Phoenix, Arizona —— I spent eight days in the Arizona League earlier this month, seeing ten total games thanks to a few strategically placed doubleheaders, and one guy more than anybody else made an impression in my dive into rookie ball: Milwaukee Brewers outfielder Rob Henry. Sure, I took a look at some high-profile prospects (click here and here for a few of them), saw a few rehabbers come through (click here and here for two of those), and even caught a relief outing by a guy with 81 big league home runs (that is an interesting story; click here to read it). But beyond all of that, the one I guy I keep thinking about now that I’m back home in Los Angeles and back to my regular schedule in the California League is Robert Henry, a no-name afterthought 39th round draft pick this summer out of the Ivy League‘s Brown University.
Henry is not high-profile. He won’t show up on the organizational top prospect list of any reputable publication. He’s most certainly not (yet) a future cog of any significance for the Milwaukee Brewers, and I’m certain you’ve never heard of him (I hadn’t). But he’s absolutely fascinating. For one, he has a legitimate cannon in the outfield. For a late-round low-level draft pick who may not be long for pro ball simply because of ever-tightening roster crunches, Henry’s throwing arm is a legitimate double-plus tool. It’s impressive to watch the velocity and carry he gets on throws from center field, along with good accuracy from deep in the gaps. Couple that with legitimately plus foot speed both in the outfield and on the bases, and suddenly you have a small school kid with—dare I say it—two impressive physical pieces that could become carrying tools far beyond his draft round and depth spot in the organization.
Henry is more of a work in progress at the plate, showing little power and average bat speed, but his plus foot speed should help as he adds more natural strength and leverage to his swing mechanics. I think eventually he’ll become a gap-to-gap line drive guy who will rack up doubles because of his speed, though that’ll come in time as his wrist and forearm strength improve and he fills out with another year or two of high-level strength and conditioning work. What he does do well at the plate right now, though, is flash impressive strike zone awareness and discipline. Yes, he’s a 22-year-old college kid in a league filled with guys three and four years his junior, but Henry’s Brown University background offered him likely one decent velocity look each week in every opponent’s ace Friday night starter; enter pro ball and suddenly everybody throws 92 mph with a hard slider, no matter their age, and I like how Henry has adjusted in taking an all-fields approach with good plate coverage and patience against better raw stuff than he’s likely ever seen in his life.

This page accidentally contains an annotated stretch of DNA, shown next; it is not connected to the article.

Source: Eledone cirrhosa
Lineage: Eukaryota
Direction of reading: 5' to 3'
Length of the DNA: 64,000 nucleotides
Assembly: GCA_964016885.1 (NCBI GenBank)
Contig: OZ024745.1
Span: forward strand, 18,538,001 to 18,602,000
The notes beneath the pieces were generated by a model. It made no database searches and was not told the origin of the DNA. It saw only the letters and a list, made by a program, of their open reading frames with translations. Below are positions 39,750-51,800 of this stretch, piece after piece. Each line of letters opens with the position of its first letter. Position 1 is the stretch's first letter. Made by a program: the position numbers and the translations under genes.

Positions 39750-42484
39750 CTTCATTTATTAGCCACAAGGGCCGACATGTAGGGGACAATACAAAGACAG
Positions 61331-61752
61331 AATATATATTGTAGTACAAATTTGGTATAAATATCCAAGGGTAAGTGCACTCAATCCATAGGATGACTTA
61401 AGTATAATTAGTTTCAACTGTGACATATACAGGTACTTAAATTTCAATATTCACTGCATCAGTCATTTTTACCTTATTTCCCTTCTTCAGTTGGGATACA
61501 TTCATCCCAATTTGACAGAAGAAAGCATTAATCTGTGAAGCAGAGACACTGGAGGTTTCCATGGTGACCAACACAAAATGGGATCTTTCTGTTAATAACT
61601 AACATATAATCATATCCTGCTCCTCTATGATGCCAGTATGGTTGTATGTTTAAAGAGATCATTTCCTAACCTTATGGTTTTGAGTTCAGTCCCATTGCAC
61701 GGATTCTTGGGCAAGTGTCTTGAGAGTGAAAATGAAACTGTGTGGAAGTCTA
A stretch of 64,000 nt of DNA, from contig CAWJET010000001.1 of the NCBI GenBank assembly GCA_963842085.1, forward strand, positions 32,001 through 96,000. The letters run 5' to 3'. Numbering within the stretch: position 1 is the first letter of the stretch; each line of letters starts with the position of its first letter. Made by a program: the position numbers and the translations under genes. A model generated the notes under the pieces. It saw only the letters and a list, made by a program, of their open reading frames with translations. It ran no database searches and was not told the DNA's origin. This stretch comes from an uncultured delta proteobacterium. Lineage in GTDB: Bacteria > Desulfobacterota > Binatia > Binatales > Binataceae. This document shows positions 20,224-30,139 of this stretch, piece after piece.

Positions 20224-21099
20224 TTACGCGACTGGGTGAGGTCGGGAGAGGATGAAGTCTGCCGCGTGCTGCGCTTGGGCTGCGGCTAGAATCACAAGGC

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So what are we to take away from Robert Henry and the impression he’s making in the AZL? Maybe it’s similar to another under-the-radar guy I saw earlier in the AZL schedule last week, in that Henry is a small-school, late-round underdog who will make for a great story one day if he ever beats the odds and reaches The Show. Maybe, just as with Mitch Stophel, there’s a personal attractiveness here to me—isn’t there a selfish attractiveness to discovering somebody, if for no other reason than the self-serving credit you can later take if the kid ever makes it?
Oh, you finally saw Robert Henry up in Double-A? Yeah, well, I was on him in rookie ball. I knew he’d be good early. Take a high-profile stance on an under-the-radar kid, and if he makes it, you look like a genius. If he misses, hey, you can fall back on the old adage: baseball is hard, and it didn’t work out. I’d like to think I’m not that selfish and egotistical, but maybe there’s some of that at play in my admiration here. Who in my industry doesn’t want a reputation for discovering hidden gems?
But more than any look-at-me read on Henry, more than the feel-good underdog story it’d make if the Milwaukee Brewers outfielder ever does reach his dream, I think it comes down to one thing: this kid can play. No, he’s not a prospect, and no, he’s not likely to be a big league starting outfielder of the future, but this dude is far better than most anybody in baseball realizes. Over the next few years, Milwaukee Brewers fans who pay attention to the minor leagues should slowly find that out.
Yes, Robert Henry could get released this winter—when you’re a 39th rounder out of a small school playing as a 22-year-old in the AZL you’re far enough down the depth chart that, well, you just don’t get that many opportunities. And yes, he could reach High-A or Double-A and prove to be ill-equipped to handle high-level pitching, and wash out in another few years. The odds are forever stacked against him as they are with most anybody in the minor leagues, and it’s far more likely Henry will have another job outside of the game in five years than he’ll be tracking down fly balls for some pro club. But forget all that, and the underdog story, and the discovery narrative, and the small-school status. Go back to what’s important here, because it comes down to the biggest compliment I can think to give a kid who repeatedly impressed with smart, hard play all week in the unforgiving Arizona League: Robert Henry is a ballplayer. Not much more needs to be said.